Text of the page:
Holy guacamole! The Internet was abuzz Wednesday over a report that the popular Mexican restaurant chain Chipotle included a risk factor in its annual report that climate change could hit its menus—specifically, the ability to offer guacamole.
“Increasing weather volatility or other long-term changes in global weather patterns, including any changes associated with global climate change, could have a significant impact on the price or availability of some of our ingredients,” the company said in its annual report released last month. “In the event of cost increases with respect to one or more of our raw ingredients we may choose to temporarily suspend serving menu items, such as guacamole or one or more of our salsas, rather than paying the increased cost for the ingredients.”
The item, picked up late Tuesday by the liberal website Think Progress, quickly went viral—and Chipotle was equally quick to try to allay concerns.
“This is nothing more than routine risk factor disclosure. The sky is not falling,” Chipotle spokesman Chris Arnold told CNNMoney. “I wouldn’t read too much into this.”
Companies regularly forecast extreme risks in their corporate filings, notes Ben Popken of Today Money. “For instance, Microsoft lists ‘component shortages’ and McDonald’s cites ‘terrorist attacks’ as risk factors. But there are no stories being written about how Microsoft might run out of Xboxes, or how terrorists could drive up the costs of a Big Mac.”
True that. But it’s also true that companies have been planning for climate change risks for a while, which suggests that while the climate change deniers continue to fight in the culture wars, the boardrooms of many global companies are taking the threat seriously. NerdWallet took a look at the ways experts say consumers may be impacted in the future by climate change.
Shortages of raw materials. A 2006 study by the Lawrence Livermore National Laboratory projected that a rise in temperatures could reduce California’s production of almonds, walnuts, oranges, grapes and—crucial for guacamole—avocados by some 40%. Top raw materials that are vulnerable to weather changes include leather, paper products, fossil fuels, natural fats and oils, cotton and other agriculturally dependent products.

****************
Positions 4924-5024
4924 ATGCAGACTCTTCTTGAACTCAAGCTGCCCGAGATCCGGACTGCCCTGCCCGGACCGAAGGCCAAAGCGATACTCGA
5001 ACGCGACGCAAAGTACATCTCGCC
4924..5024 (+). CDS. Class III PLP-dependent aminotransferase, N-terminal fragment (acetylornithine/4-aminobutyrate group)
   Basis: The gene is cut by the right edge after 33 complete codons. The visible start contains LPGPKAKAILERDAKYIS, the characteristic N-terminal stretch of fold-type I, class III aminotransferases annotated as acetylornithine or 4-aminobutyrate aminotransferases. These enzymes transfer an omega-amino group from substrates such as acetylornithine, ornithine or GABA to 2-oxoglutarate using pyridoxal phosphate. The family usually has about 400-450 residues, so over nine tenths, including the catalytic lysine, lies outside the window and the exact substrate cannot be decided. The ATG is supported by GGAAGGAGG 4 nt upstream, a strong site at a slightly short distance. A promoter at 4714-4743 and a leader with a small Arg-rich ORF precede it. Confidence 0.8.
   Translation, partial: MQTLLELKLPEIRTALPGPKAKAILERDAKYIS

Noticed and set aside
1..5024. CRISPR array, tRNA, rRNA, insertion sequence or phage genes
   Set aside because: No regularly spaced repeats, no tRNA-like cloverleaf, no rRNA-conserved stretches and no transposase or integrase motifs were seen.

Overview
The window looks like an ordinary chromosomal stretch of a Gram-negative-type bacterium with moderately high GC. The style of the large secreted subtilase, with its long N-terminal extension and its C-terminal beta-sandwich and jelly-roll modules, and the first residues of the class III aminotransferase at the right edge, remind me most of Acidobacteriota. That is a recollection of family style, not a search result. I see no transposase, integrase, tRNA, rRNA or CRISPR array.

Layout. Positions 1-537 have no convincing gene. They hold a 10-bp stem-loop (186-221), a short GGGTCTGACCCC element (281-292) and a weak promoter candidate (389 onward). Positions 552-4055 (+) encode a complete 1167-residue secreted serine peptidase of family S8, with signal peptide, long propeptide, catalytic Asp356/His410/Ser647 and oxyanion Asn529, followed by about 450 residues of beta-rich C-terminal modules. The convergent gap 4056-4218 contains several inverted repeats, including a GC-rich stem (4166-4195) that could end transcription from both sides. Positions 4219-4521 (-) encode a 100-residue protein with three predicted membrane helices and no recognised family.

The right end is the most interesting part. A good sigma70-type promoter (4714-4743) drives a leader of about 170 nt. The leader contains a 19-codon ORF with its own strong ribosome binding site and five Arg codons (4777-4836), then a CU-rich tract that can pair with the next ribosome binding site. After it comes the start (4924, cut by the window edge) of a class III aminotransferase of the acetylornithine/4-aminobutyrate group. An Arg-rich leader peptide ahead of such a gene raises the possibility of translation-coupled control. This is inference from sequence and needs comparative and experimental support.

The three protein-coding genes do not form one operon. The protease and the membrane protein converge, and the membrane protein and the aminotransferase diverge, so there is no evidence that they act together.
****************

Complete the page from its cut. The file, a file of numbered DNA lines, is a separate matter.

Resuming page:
Change in seasonal clothing buys. Winter collection, meet spring apparel. Erratic weather patterns could blow away traditional fashion seasons. According to company reports surveyed in 2011 by the group Business for Social Responsibility, apparel companies such as the Limited, Billabong and H&M have included in their corporate disclosures the risk that traditional fashion cycles erode, bringing “less distinct changes between seasons and warmer temperatures.”
Can’t get there from here. According to BSR, filings from companies such as Target, Office Depot and Wal-Mart note that extreme weather events and rising sea levels could hit coastal areas, damaging stores and possibly impacting the ability of consumers to get to shops.
Supply chain breakdown. In a global economy, extreme weather events in one corner of the world has a knock-on affect of price and availability of products down the line. When record floods hit the Queensland area of Australia in 2011, price of steel production jumped worldwide because the country produces about two-thirds of the world’s coking coal, an essential element of steel production.
“Grandpa, what’s snow skiing?” Winter sports hit. Hard to imagine given the cold winter across much of the country, but the Northern Hemisphere has much less snow than 50 years ago—a loss of a million square miles of spring snow cover, according to the New York Times. That could hit a huge global event: the Winter Olympics. A recent study led by climatologist Daniel Scott, a professor of global change and tourism at the University of Waterloo in Ontario, found that given current rates of warming temperatures in 19 cities that have hosted past Winter Games, only 10 will be cold enough to host games by 2050.
Insurance premiums rise with temperatures. A report last year from insurance giant AIG notes that in 2011 insurers responded to 99 weather-related-disaster declarations in the U.S., exceeding the previous record of 81, set the year before. “Equally troubling is the fact that in addition to hurricane Sandy, 2012 saw 34,000 local record high temperatures set in the U.S., as well as large-scale heat waves and widespread drought through the lower 48 states,” said the report, entitled “Climate Change: A Call for Weatherproofing the Insurance Industry.” As the number of extreme weather incidents increases, it’s a good bet the costs to insurers will be passed down to consumers.
Illustration by Brian Yee